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“Tonight I’m remembering my village, a moment in time, my village, Agua Santa, that was its name … Sacred Waters,” the Narrator played by Carlos Uriona, co-artistic director of Double Edge Theatre, says at the start of the Ashfield-based company’s “Latin American Spectacle.”
The free pageant gives a final performance in Boston at 7:30 p.m. Sunday, May 29. Based on Double Edge’s 2015 show “Once A Blue Moon,” this version of the spectacle is directed by the company’s founder and co-artistic director Stacy Klein and produced in partnership with Hyde Square Task Force and Charlestown Working Theater.
The magic realist show begins with music and dancing on the steps of the former Blessed Sacrament Church at 361 Centre St. in Jamaica Plain. Actors invite the audience to follow them into the vacant church, which has been turned into a village populated by stilters, aerialists, musicians and dancers. “I was born in this place that exists before human time, before words,” says a woman perched in a yellow swing.
“Keep working,” brays a buffoonish “Englishman,” who flies over the crowd on a zipline and professes plans to supplant the community with aqueducts and estates. “How fortunate it is that this country was discovered by an Englishman and not one of those.”
“There’s a lot of material from my life. The issue about displacement,” Uriona tells me after the show. “I’m one of the survivors of the ‘Dirty War’ in Argentina” of the late 1970s and early ‘80s.
The company mixed elements of his biography with Latin American fiction—inspired by Isabel Allende and others. But there is no war in the show. The villain is a caricature of a colonial businessman, an imperial developer. “We adjusted those themes. War has a corporate trigger. There is no attack on any country that is just done by the military. The military serves the corporate purposes,” Uriona says. “In this case what we’re saying is corporate developments are taking away places from people and displacing people. … And it all produces inequality and violence.”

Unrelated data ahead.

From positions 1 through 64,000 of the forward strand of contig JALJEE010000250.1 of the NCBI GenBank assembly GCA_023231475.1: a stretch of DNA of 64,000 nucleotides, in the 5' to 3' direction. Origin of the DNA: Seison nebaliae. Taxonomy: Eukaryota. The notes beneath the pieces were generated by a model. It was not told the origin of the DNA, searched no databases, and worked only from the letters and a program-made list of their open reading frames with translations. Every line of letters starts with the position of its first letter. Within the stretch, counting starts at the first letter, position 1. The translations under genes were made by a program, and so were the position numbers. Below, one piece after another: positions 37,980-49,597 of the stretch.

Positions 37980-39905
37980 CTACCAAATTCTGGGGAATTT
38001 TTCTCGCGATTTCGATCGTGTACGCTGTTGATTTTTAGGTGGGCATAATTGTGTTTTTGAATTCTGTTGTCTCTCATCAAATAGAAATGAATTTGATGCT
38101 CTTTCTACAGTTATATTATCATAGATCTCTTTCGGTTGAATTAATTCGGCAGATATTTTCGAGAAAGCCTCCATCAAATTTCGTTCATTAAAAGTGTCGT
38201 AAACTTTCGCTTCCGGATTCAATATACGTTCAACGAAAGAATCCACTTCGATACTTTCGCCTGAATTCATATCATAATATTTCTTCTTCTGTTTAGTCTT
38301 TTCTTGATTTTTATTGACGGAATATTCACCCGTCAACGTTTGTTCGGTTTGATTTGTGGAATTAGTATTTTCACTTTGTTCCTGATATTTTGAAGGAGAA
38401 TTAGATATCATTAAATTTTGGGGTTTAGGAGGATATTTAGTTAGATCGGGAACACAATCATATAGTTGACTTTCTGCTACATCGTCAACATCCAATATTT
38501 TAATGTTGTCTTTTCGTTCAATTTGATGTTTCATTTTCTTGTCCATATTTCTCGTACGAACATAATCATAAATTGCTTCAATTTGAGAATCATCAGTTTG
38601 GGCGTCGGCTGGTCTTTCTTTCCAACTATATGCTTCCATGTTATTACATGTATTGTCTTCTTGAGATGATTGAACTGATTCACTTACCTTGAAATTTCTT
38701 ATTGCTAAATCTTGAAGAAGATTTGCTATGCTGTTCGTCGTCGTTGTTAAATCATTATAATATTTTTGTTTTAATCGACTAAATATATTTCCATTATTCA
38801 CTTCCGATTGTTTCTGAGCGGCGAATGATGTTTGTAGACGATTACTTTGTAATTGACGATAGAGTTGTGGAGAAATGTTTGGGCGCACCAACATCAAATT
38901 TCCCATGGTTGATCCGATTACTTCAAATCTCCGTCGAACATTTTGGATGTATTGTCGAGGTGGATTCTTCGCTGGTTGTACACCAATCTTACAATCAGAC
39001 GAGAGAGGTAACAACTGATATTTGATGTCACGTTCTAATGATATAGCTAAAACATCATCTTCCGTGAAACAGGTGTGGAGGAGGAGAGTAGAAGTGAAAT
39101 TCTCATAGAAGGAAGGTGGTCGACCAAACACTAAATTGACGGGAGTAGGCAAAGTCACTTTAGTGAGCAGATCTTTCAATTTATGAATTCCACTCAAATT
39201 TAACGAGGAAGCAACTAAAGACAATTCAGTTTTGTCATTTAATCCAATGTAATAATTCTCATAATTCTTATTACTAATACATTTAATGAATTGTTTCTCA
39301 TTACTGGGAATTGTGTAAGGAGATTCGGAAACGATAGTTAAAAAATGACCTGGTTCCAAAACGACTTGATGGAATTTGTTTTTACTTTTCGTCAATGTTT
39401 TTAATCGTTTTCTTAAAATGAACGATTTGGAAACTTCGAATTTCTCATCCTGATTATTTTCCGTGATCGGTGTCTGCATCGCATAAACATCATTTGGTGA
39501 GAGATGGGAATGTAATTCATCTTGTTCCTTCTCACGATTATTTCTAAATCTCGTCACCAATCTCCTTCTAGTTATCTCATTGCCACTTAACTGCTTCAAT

“We replaced elements of the story too with some elements of what this neighborhood here is concerned about,” Uriona says as we stand along Centre Street, “displacement.”
Which can make the pageant sound gloomy, but it’s actually a sunny spectacle of music, dancing, a parade. “It is a metaphor,” Uriona says. “It is not a dogmatic statement.”
After the village scenes in the church, the actors invite the audience to follow them back outside for a parade with stilters and musicians down Centre Street to Mozart Park. Amid windows set up in the sprinkler park, the Narrator says that his hometown, Agua Santa, only now exists in memory. “It is in the memory where anything can turn miraculous.”
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